10 Stories Companies Won’t Tell

10 Stories Companies Won’t Tell

You know them, entrepreneurs. The spark in their eyes, the electricity in their minds. They are so devoted to their work, not just because they have built their companies, but because they believe in creating new solutions for common problems, or maybe it is the creation of a whole new industry that is leaning on their skinny shoulders. That is why when asking them to describe their companies; they speak with the same devotion found in churches or temples. Success is always around the corner; it is just a matter of time, engineering years and money until they find it.

We can’t say that they don’t tell the truth. We can’t blame someone who is so devoted to their mission that they become a little biased over time. A believer. An evangelist. After all, entrepreneurs take on a mission to change their worlds, betting not only their job but also other people’s money. And sometimes it is a lot of money.

karosieben / Pixabay

karosieben / Pixabay

That is why we think that getting the full picture from the entrepreneur or the CEO of a private company is almost impossible. Remember that when you watch companies’ presentations,  surf open and user generated databases, or even read articles in the general media, which are usually fed by information supplied by the subject company. The need for an objective, unbiased and didactic source of information is on the rise today as more and more investors look to invest in the private and tech industry.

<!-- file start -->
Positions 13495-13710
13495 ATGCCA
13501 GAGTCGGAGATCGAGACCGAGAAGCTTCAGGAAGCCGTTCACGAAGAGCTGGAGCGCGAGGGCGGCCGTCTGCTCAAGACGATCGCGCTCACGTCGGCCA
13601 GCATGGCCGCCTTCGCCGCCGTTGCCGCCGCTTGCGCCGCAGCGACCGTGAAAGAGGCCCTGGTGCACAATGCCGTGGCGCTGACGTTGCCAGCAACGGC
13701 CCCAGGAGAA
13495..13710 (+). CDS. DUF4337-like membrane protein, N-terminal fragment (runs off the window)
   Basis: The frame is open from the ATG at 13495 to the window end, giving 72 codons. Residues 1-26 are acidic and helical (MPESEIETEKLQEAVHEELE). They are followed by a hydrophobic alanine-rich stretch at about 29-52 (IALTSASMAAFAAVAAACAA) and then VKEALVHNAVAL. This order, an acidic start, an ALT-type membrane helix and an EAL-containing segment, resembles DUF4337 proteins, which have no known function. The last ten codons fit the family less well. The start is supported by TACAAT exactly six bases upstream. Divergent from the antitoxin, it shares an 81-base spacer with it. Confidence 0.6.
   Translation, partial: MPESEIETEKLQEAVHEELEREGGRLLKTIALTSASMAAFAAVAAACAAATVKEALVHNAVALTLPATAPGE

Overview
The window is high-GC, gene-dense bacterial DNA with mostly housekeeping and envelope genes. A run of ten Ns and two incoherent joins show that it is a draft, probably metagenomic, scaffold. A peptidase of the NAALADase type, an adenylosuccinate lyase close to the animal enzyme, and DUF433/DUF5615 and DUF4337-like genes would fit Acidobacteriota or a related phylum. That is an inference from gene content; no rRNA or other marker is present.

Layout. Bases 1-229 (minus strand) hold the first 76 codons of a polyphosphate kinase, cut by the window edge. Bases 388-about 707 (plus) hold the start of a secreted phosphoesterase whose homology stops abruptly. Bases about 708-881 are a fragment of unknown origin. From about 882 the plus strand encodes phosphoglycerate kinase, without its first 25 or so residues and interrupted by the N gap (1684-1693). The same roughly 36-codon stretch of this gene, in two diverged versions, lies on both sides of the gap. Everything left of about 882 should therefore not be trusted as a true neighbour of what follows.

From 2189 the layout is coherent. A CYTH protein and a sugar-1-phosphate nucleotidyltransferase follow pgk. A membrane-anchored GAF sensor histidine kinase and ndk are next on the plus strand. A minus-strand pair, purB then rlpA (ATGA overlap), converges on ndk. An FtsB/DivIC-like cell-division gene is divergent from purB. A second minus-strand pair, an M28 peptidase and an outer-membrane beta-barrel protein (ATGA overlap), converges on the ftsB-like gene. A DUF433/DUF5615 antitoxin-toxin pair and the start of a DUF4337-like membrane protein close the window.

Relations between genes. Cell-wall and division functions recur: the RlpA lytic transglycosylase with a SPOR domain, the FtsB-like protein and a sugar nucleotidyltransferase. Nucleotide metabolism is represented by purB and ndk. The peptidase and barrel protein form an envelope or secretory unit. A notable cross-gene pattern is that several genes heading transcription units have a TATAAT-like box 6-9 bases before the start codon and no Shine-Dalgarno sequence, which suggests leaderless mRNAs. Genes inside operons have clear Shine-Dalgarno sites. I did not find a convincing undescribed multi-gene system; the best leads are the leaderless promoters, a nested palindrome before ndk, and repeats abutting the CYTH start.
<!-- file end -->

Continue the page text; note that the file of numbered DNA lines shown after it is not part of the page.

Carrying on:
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In this article, we decided to present you with the ten biggest stories the companies would never tell you, taken from our experience in analyzing private companies:

  1. Competition:

“We don’t have competitors, We’re pretty alone in the field… Facebook is doing something similar, but not exactly. Google will never get into our space just because it doesn’t belong to their DNA of making money”.

Reality check: oh c’mon. It’s either you don’t know, or you don’t want to tell us that you have three more competitors doing the same thing, two of them have raised more money from top investors, are already in the market, and one of them is getting some excellent traction. Even if you guys are looking to raise only $2 million to become profitable, it doesn’t help that three competitors had already raised $15M each a year ago and two of them are already profitable.

skeeze / Pixabay

Figuring out who your competitors are is an easy task. Ask your customers. Read where journalists who cover the market are pointing, search the web as if you’re a customer and see the results you get. The best way to find about your competitors is to conduct an independent research process.  You can use services such as SimilarWeb or order a Zirra spotlight report.

  1. Growth:

“We’re experiencing a rapid growth”

Reality Check: Well, let’s see what tools like SimilarWeb, Google trends, or LinkedIn have to say about your company. SimilarWeb says the traffic was increasing and then arrived at a plateau; Google Trends tells that over time people are searching your company’s name more than ever but look at your competitors, some of them are more trendy according to Google. LinkedIn shows that your total employee count has been reduced lately, although we can’t explain why.

  1. Real and Paying customers:

“We have a few dozen customers”

Reality Check: Fine. How many of them are full and PAYING customers? Please tell us how many of them are just in a trial/ proof-of-concept/ pilot stage, how many of them are customers who are getting free service, and how many of them are already paying customers? Also, we’d like to know what your customers think of your service after trying it. How many of them are recurring customers? Did you meet their need, and do you think they will tend to recommend your service to others?

  1. Work Environment:

“We offer an equal and collaborative work environment”